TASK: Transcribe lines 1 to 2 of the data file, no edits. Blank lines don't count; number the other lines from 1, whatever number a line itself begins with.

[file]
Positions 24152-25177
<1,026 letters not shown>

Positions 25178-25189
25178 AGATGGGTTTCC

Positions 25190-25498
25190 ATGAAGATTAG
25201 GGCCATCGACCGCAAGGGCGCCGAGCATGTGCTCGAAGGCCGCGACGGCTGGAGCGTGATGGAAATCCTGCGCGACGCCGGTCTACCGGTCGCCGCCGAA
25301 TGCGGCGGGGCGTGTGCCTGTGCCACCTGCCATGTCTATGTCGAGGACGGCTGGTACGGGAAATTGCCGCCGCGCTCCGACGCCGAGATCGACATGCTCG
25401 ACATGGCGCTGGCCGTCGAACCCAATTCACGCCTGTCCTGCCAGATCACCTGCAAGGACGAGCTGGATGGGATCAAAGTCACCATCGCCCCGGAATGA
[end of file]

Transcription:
Positions 24152-25177
<1,026 letters not shown>